KJV use in earlier British/American history was characterized by widespread biblical Christian faith, in contrast with the scattered minority of churches holding to this faith today. The KJV marks great epochs of English/American history, appearing shortly before successful founding of the Plymouth colony in America in 1620, and following the colonists soon after to become the Bible of America. It was foundational to epochs of American history, including the Great Awakening in New England and the greatest Bible-based missionary work since the apostolic era. In England the KJV was the text that guided writing of Pilgrim's Progress by John Bunyan. It was the Bible of revivals greatly influencing Britain & America in the early 18th century & afterward. It was the Bible of the great missionary work of William Carey in India in the 18th-19th centuries when he translated the Bible into forty languages. The KJV accompanied 19th century spread of British empire all over the world from Europe & America to Asia, Australia and Africa, becoming a world-wide vehicle of God’s Word. The KJV marks a history of God’s plan that would require a standard of accuracy that is the English equivalent of inerrancy since this Bible has been used and blessed of God in unusual ways that speak of His sovereign ordination. On the other hand, the numerous modern English versions reflect theories & opinions of scholars, and have only produced widespread disbelief in the Bible as God’s Word.
A unique proof of unparalleled translation accuracy
Preservation of accuracy in a translation often hinges on a few words that can affect the sense of a verse or passage, and providential intervention in text history in regard to these words would be crucial, as noted above. But at times several word choices in a given verse require God's intervention, and this may take the form of old textual records available only to select translators ordained by God to preserve His Word, as discussed below in a matter involving the Septuagint, the early-church Greek version of the Old Testament. In such cases the possibility of complete accuracy can't extend beyond the KJV and comparable versions in other languages. This is indicated in essay 12: 100 Erroneous Criticisms of the KJV and Its Textual Basis (see items 25,26,49).
The Septuagint (LXX) at Lev. 11:29,30. The current LXX text is largely corrupt, but the original LXX text was the accurate standard Greek version of the Old Testament for early Christians. Substantial accuracy still exists in the Old Testament, the later New Testament portions in current texts exhibiting the primary corruption.
NIV: Of the animals that move about on the ground, these are unclean for you: the weasel, the rat, any kind of great lizard, the gecko, the monitor lizard, the wall lizard, the skink and the chameleon.
The NIV lists six types of lizards, in regard to their edible nature for God’s people. NIV translators didn’t seem to know identities of most of the animals signified by Hebrew terms here, for it’s not credible to note so many specific types of lizards since other creeping animals would be of concern. Today, translators rely on Hebrew-English lexicons, and the lexicon authors admit they are not certain of the identities of the animals in the six cases. They offer their best guesses, which are poor, as evident when they appear together in the one context of Leviticus 11. The problem here is lost knowledge, the meaning of some ancient Hebrew terms now being obscure.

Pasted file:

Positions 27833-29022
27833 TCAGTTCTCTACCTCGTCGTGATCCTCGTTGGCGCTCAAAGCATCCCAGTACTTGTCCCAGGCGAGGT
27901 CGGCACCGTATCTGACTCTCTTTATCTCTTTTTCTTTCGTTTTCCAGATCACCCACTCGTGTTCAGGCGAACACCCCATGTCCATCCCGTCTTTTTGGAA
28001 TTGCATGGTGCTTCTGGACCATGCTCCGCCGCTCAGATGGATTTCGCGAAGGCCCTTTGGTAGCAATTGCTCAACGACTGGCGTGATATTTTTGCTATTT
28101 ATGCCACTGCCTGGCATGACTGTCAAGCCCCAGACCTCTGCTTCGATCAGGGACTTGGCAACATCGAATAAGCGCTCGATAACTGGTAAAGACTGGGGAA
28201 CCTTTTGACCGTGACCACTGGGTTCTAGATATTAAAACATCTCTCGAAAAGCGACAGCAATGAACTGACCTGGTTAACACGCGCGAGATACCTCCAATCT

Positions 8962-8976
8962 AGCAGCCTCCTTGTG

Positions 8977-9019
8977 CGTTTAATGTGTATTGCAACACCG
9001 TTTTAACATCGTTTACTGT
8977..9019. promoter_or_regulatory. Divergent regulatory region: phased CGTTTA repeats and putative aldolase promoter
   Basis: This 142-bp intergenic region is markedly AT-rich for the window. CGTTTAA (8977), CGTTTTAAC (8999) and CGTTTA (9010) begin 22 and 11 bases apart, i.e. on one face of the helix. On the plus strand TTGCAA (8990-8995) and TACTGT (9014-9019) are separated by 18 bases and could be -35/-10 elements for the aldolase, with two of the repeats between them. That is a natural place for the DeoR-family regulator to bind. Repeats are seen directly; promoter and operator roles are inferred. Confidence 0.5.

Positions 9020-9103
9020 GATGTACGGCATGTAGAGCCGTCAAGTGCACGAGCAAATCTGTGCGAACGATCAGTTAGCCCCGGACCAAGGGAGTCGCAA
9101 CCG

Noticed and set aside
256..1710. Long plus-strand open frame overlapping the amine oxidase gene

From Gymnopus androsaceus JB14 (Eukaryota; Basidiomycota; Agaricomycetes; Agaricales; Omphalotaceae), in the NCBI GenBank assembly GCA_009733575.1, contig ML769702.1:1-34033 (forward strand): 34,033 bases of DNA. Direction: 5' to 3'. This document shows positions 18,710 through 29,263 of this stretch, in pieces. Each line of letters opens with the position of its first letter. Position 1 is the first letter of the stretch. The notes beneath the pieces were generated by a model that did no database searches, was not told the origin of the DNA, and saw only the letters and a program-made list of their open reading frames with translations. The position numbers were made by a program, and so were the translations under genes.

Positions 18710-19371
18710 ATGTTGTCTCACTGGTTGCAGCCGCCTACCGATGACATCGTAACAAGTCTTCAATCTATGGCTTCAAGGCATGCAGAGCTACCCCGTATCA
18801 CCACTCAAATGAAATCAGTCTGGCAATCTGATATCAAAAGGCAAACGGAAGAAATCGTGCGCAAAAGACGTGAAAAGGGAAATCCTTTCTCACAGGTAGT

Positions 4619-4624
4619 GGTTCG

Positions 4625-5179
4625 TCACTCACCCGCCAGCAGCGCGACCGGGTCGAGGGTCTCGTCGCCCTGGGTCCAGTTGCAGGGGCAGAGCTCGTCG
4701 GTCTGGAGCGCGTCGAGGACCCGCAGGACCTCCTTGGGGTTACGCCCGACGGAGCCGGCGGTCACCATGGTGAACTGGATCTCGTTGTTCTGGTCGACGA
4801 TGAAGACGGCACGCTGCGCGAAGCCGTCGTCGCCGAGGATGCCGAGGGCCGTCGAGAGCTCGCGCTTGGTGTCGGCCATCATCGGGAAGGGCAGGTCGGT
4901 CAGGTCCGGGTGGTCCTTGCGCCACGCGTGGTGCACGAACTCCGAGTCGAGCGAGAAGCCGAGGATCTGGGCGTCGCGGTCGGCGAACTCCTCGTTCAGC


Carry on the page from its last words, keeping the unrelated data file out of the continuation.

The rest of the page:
In a case like this, one must rely on the oldest authoritative source, and the KJV is the oldest reliable reference among English versions. The KJV Leviticus passage reads as follows:
KJV: These also shall be unclean unto you among the creeping things that creep upon the earth; the weasel, and the mouse, and the tortoise after his kind, And the ferret, and the chameleon, and the lizard, and the snail and the mole.
With just two references to lizards, this is far more credible. Lizard and chameleon cover the full spectrum of lizards, the latter being a unique type. Regarding the source of KJV animal identities, the list is like that in the Brenton LXX text published in 1851 in England, so the translators referenced the LXX. But the identities in this LXX text are a bit different, the KJV tortoise and snail here being called a lizard and a newt (a lizard-like amphibian), respectively. The LXX calls the KJV lizard an evet, a type of lizard, so this isn’t a real difference. The order in which animals are listed is the same in the KJV and Brenton, so the translators consulted the LXX, but the two differences must be explained.
The Brenton LXX over-emphasizes lizards less than the NIV, indicating greater LXX accuracy. With corruption so common in current LXX texts, one close to the Brenton, but earlier and uncorrupted in this verse, would've been available to KJV translators.
Now if, as the present writer proposes, an original LXX
translates a text close to the Masoretic, the latter will contain
most terms, enabling us to check meanings. To do so we note that one
Hebrew name is often assigned to subjects inherently different, but
having a literal or figurative resemblance. Tortoise
is correct since the Hebrew for this appears at two other places in
the Masoretic Text where it is translated by terms confirming this
identity. In Num.7:3 the KJV has covered
wagons, and the similarity to a tortoise is
the covering shell and slow motion common to both. In Isa.66:20 the
KJV renders the term litters,
in the sense of enclosed carriers of persons supported on poles borne
by men in the slow travel, in common with a tortoise (the Hebrew
here means to move gently). The term for snail
appears nowhere else in the Old Testament, so
it can’t be checked this way, but a snail leaves behind a trail of
mucous as it moves, and would doubtless be considered unclean.
KJV translators likely had access to an LXX text now lost, but reflecting in this verse an original reading related to the text of the 3rd century B.C. and the later church of the early centuries A.D. Availability of this text to KJV translators and later loss of it indicates that the KJV is providentially accurate in places where modern versions can’t possibly be accurate, so total accuracy in modern versions is impossible, indicating a providential mandate closing the door to complete accuracy in any translation made in the modern era.